Palmyra man enters Alford plea, receives 25-year sentence in connection with death of Palmyra woman

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Mike Miller with the Marion County Sheriff's Department escorts Raymond Gum from the courtroom Thursday morning in the Shelby County Courthouse in Shelbyville, Mo. | David Adam

QUINCY — A Palmyra man facing charges of first-degree murder in September 2021 received a 25-year sentence after entering an Alford plea on Thursday morning to an amended charge of voluntary manslaughter.

Raymond D. Gum, 36, appeared in Shelby County Circuit Court with public defender Austin Smith during a hearing before Judge Frederick Tucker. 

Gum was charged with first-degree murder, armed criminal action and unlawful possession of a firearm in connection with the death of Crystal Cooper outside her home in the 100 block of E. Jefferson in Palmyra. Gum and Cooper reportedly were in a relationship at the time. Cooper was found dead Sept. 3, 2021.

Gum agreed to enter the Alford plea in exchange for an amended charge of voluntary manslaughter, a Class B felony; armed criminal action, an unclassified felony; and unlawful possession of a firearm, a Class D felony. The first-degree murder charge was dropped.

Tucker gave Gum 15 years in Missouri Corrections for manslaughter, 5 years for armed criminal action, and 5 years for unlawful firearm possession. Gum will serve the sentences consecutively.

By entering the Alford plea, Gum maintains his innocence but agreed the state had enough evidence to prove him guilty.

“Austin and I have been discussing this case for the past two years,” Marion County Prosecuting Attorney Luke Bryant said after the hearing. “We really delved through it to see what the facts and the evidence were and weighing those against how the law reads. 

“I was extremely confident that if this had gone to jury trial, I could get a conviction on the voluntary manslaughter charge, which is why we went ahead with that plea. An average sentence in the state for something like this is 25 years, and he accepted that bar.”

After Gum told Tucker he would accept the Alford plea, Bryant read the evidence of the case.

He said Cooper was shot in the head and found dead in a tan 2005 Buick LeSabre at her home in the 100 block of Jefferson in Palmyra on Sept. 3, 2021. A 9-millimeter shell casing was found inside her vehicle. Cellphone records revealed Gum’s phone location being near the crime scene. 

Gum and Cooper were known to have been in a relationship, but they had a history of domestic violence. Investigators learned Gum was the suspect in Cooper’s death. Cellphone records showed Gum traveled to Illinois immediately after the shooting.

Gum’s vehicle was found in a remote location near Petersburg, about 25 miles northwest of Springfield, Ill., on the night of Sept. 3. The Menard County Sheriff’s Office confirmed Gum was in Menard County on Friday morning and stayed there until his arrest. Gum was arrested at 12:23 p.m. Sept. 4 in the 300 block of E. Liberty in Petersburg. He was armed. 

Bryant said Gum was interviewed at the Menard County Jail in Petersburg on Sept. 4. He said he obtained the handgun a couple of months earlier for protection from a man.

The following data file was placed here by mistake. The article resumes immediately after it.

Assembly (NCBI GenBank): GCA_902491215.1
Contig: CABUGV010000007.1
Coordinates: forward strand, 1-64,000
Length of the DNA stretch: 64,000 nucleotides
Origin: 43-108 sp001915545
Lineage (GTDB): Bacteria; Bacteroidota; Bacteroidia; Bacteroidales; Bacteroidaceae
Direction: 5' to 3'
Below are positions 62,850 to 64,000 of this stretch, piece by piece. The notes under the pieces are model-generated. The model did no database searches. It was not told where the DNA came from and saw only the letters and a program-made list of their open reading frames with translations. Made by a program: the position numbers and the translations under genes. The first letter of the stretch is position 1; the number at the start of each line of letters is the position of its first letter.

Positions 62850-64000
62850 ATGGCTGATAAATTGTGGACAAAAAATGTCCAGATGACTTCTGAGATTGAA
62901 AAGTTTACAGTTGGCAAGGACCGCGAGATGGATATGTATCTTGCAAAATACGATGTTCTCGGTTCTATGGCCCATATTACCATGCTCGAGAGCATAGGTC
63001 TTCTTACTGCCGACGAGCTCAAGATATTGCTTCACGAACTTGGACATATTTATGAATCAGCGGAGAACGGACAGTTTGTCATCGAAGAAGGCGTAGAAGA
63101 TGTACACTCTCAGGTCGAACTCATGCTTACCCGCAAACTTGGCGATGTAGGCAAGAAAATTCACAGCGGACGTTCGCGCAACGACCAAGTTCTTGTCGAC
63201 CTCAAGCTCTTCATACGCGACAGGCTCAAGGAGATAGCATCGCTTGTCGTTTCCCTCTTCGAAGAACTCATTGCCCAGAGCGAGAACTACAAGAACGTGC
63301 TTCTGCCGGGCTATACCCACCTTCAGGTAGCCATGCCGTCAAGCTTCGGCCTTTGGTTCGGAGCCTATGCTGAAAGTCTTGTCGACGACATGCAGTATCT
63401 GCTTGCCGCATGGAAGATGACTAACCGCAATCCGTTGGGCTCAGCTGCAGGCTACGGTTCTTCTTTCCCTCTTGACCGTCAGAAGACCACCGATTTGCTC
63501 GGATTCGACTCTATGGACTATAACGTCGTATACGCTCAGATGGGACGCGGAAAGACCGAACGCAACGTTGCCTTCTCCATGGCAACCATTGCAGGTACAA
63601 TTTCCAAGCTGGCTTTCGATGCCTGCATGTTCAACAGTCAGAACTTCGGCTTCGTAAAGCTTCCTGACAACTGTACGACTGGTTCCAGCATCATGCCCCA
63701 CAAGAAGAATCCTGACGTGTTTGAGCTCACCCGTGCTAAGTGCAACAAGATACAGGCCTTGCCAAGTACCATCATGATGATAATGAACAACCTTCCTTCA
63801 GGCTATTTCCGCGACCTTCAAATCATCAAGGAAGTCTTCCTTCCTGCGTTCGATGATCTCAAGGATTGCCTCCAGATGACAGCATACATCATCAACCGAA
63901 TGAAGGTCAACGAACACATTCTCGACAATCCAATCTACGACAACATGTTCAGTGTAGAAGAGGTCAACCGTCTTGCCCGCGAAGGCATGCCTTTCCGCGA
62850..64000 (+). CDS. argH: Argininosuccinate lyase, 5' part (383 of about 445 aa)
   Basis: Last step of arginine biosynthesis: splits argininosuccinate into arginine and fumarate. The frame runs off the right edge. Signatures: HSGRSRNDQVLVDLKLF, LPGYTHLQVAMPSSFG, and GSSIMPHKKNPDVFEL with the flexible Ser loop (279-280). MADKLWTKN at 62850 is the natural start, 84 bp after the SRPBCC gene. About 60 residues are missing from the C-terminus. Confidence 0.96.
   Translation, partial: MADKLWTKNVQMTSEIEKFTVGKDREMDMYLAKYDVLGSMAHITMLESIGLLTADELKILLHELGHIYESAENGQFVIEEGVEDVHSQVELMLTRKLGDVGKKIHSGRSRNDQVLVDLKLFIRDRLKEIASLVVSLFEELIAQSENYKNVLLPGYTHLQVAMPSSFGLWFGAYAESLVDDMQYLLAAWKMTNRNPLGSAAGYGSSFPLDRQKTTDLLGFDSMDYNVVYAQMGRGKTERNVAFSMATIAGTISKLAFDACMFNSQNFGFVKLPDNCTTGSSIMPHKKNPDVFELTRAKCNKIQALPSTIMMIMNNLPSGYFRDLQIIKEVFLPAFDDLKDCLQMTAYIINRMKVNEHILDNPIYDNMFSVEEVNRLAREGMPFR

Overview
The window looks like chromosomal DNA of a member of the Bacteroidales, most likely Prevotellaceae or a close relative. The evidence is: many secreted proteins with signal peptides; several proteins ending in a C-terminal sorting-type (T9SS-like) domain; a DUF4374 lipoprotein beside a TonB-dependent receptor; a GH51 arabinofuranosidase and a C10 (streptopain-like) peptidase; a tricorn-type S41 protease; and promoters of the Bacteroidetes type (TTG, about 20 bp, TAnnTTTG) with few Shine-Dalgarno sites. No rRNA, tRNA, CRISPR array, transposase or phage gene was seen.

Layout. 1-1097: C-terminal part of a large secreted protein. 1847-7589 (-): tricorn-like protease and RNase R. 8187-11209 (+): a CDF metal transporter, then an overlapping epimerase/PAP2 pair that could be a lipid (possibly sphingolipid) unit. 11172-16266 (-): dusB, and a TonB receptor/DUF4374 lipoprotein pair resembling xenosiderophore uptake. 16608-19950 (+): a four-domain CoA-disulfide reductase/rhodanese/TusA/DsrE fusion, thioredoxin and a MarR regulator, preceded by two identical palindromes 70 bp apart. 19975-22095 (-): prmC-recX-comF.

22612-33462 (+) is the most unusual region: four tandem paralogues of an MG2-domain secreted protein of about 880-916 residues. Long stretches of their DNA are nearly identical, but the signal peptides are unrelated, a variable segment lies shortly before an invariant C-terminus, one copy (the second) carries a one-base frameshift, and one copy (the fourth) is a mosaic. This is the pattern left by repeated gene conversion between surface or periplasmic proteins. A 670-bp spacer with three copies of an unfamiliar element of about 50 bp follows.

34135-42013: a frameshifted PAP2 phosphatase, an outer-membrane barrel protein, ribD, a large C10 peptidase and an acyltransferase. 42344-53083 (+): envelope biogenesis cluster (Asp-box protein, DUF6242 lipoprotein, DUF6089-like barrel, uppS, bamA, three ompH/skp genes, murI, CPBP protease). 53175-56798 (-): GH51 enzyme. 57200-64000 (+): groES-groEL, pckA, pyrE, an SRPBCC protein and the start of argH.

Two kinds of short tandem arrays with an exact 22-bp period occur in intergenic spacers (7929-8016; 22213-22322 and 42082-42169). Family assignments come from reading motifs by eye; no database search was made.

Gum said he bought a six pack of Michelob Ultra and two Mike’s Hard Lemonades on his way visit Cooper. She met him outside her house, and they drank the Michelob Ultras and the Mike’s Hard Lemonades. They eventually sat in her vehicle and talked.

Gum said he received a text message from a married woman from Petersburg. Cooper was not pleased. Gum denied wanting to have any relationship with the woman from Petersburg, but the conversation got heated. Gum said he brought bullets for Cooper’s newly purchased 9-millimeter handgun.

Cooper wanted to work on their friendship, Gum said, which he thought was OK. Gum said Cooper then told him the reason she had bought a handgun was to shoot him. He pulled the handgun from his waistband, set it on the dashboard and told her to do it. Gum said Cooper picked up the handgun with her right hand and looked at it while having a “loose grip.” He said her finger was not on the trigger, and he was not in fear of his life. 

Gum said Cooper then brought the handgun down. He grabbed the handgun with both of his hands over Cooper’s right hand. Gum said he then pulled the handgun toward himself, rotated the handgun towards Cooper and squeezed the trigger as it went off.

A first-degree murder charge in Missouri is a Class A felony, which if found guilty is punishable by death or imprisonment for life without eligibility for probation or parole.

“The Supreme Court has said (in North Carolina v. Alford) that if an individual or defendant is unable or unwilling — in this case, we believe (Gum was) unable due to the alcohol consumption that evening — to enter the factual basis, (an Alford plea) operates the same as a no contest,” Smith said. 

“We acknowledged the evidence was substantial (and) understand there’s a high likelihood he’d be found guilty by a jury. What the maximum range of punishment was on the original (first-degree murder) charge and what the amended (manslaughter) charge with the plea offer was offered, so we took it.”

Bryant thanked the Division of Drug and Crime Control with the Missouri State Highway Patrol, the Palmyra Police Department, the Marion County Sheriff’s Department and the Menards County Sheriff’s Department.

The case was moved to Shelby County on a change of venue request by Gum in January 2022.

Raymond Gum is sworn in. Judge Frederick Tucker is at right. | David Adam

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